Learning Through Landscape:
Landscape architecture is an exciting way to teach general concepts of planning, design, revision, and execution. Building a model park like the one shown above is a hands-on activity before or after visiting an Olmsted landscape. Join us as we explore great parks designed by the famous Olmsted family, and find resources for planning your own learning vacation.
Learn About the Olmsted Family Business:
Frederick Law Olmsted Sr. (1822–1903) settled his landscape architecture business in Brookline, Massachusetts, just outside of Boston. Olmsted's son, Frederick Law Olmsted, Jr. (1870–1957), and nephew/stepson, John Charles Olmsted (1852–1920), apprenticed here, at Fairsted, and eventually found the Olmsted Brothers Landscape Architects (OBLA) after their father retired in 1895. Olmsted landscapes became a family business.
The Olmsted business model was to survey the property, develop an intricate and detailed plan, review and modify the plan with the property owners (e.g., city councils), and then execute the plan, sometimes over a number of years. That's a lot of paperwork. Over a million Olmsted documents are available for study in the Olmsted Archives at the Frederick Law Olmsted National Historic Site (Fairsted) as well as the Library of Congress in Washington, DC. The Frederick Law Olmsted National Historic Site is run by the National Park Service and open to the public.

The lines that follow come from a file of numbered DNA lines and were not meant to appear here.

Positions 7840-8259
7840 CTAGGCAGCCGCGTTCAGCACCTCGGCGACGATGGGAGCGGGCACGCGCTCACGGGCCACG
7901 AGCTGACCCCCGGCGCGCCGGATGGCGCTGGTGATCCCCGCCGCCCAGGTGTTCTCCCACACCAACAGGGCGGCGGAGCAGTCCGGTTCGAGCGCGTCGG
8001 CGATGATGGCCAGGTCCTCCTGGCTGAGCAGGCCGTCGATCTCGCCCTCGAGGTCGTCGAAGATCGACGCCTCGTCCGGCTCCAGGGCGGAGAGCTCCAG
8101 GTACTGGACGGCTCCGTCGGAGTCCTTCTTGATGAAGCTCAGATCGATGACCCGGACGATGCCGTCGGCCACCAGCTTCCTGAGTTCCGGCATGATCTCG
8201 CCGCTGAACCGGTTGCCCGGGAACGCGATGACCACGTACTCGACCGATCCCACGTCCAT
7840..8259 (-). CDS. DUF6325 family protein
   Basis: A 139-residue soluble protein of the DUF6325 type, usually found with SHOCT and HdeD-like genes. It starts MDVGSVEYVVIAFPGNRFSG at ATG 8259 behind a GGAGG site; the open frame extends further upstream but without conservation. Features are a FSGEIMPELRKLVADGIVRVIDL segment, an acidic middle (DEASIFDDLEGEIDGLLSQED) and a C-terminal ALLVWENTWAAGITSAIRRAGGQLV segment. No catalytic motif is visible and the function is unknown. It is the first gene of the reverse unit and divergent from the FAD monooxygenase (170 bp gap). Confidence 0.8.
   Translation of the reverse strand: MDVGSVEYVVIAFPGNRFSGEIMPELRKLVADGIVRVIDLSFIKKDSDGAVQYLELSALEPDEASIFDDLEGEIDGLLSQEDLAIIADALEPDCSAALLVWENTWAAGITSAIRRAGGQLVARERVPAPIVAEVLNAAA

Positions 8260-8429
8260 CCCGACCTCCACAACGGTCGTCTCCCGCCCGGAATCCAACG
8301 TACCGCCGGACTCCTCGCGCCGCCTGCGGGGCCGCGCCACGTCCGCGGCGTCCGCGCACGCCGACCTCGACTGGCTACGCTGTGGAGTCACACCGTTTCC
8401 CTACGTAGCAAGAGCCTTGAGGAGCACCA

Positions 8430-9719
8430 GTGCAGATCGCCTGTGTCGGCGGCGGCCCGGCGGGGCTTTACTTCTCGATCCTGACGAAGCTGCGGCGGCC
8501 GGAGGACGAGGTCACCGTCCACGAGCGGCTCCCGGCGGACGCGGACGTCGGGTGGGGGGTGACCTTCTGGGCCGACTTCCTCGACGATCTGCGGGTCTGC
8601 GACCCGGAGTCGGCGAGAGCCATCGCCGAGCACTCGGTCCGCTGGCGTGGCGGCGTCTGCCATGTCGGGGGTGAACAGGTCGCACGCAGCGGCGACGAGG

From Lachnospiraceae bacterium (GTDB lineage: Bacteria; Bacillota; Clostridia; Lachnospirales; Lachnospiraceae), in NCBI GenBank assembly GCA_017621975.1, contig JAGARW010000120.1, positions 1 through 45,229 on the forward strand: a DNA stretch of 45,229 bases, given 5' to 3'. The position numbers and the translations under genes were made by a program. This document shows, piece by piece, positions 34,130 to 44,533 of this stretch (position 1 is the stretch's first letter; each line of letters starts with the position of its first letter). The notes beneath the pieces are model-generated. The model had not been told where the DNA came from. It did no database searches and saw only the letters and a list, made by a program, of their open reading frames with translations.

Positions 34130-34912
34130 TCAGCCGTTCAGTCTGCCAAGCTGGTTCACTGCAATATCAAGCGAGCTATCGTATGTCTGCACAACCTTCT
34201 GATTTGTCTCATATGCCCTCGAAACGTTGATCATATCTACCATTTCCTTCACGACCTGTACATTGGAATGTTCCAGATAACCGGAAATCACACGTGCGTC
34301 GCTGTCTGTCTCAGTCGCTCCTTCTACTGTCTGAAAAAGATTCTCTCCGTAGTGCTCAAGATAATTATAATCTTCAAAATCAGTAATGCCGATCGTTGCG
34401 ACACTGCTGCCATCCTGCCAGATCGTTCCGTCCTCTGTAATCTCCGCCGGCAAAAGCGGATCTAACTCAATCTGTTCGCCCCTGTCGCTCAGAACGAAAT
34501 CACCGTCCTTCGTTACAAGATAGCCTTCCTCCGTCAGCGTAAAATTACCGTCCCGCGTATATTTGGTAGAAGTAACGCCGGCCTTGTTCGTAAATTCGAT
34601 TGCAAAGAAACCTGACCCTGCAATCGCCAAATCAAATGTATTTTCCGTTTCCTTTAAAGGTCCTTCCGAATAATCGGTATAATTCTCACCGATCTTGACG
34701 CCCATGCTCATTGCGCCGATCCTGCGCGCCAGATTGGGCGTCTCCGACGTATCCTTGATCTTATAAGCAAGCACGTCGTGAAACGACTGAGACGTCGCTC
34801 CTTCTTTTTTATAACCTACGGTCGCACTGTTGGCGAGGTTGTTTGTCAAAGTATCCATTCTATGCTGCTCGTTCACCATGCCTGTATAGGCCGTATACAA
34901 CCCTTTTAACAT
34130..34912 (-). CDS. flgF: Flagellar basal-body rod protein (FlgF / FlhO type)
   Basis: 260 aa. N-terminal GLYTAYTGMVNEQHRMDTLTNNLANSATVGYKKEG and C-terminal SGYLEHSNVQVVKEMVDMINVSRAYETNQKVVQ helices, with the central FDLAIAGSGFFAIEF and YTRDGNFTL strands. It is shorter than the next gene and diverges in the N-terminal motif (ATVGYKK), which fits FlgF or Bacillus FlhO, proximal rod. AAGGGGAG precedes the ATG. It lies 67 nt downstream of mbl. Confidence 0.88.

See Famous Olmsted Landscapes:
After the 1859 success of Central park in New York City, the Olmsteds were commissioned by urban areas throughout the United States. Here are some favorites:
- Boston, Massachusetts
- Louisville, Kentucky
- Chicago, Illinois
- Milwaukee, Wisconsin
- Seattle, Washington
- New Orleans, Louisiana
- Buffalo, New York
Resources on the Web:
- Frederick Law Olmsted National Historic Site, at About.com
- Frederick Law Olmsted National Historic Site, National Park Service
- The National Association for Olmsted Parks (NAOP)
- Researching an Olmsted Landscape, by Lucy Lawliss, Caroline Loughlin, and Lauren Meier, National Association for Olmsted Parks and National Park Service, 2008.
- Genius of Place: The Life of Frederick Law Olmsted, by Justin martin (2011)
- Civilizing American Cities: Writings On City Landscapes, by Frederick law Olmsted
- A Clearing In The Distance: Frederick Law Olmsted and America in the 19th Century, by Witold Rybczynski (2000)
- The Olmsted National Historic Site and the Growth of Historic Landscape Preservation, by David Grayson Allen (2007)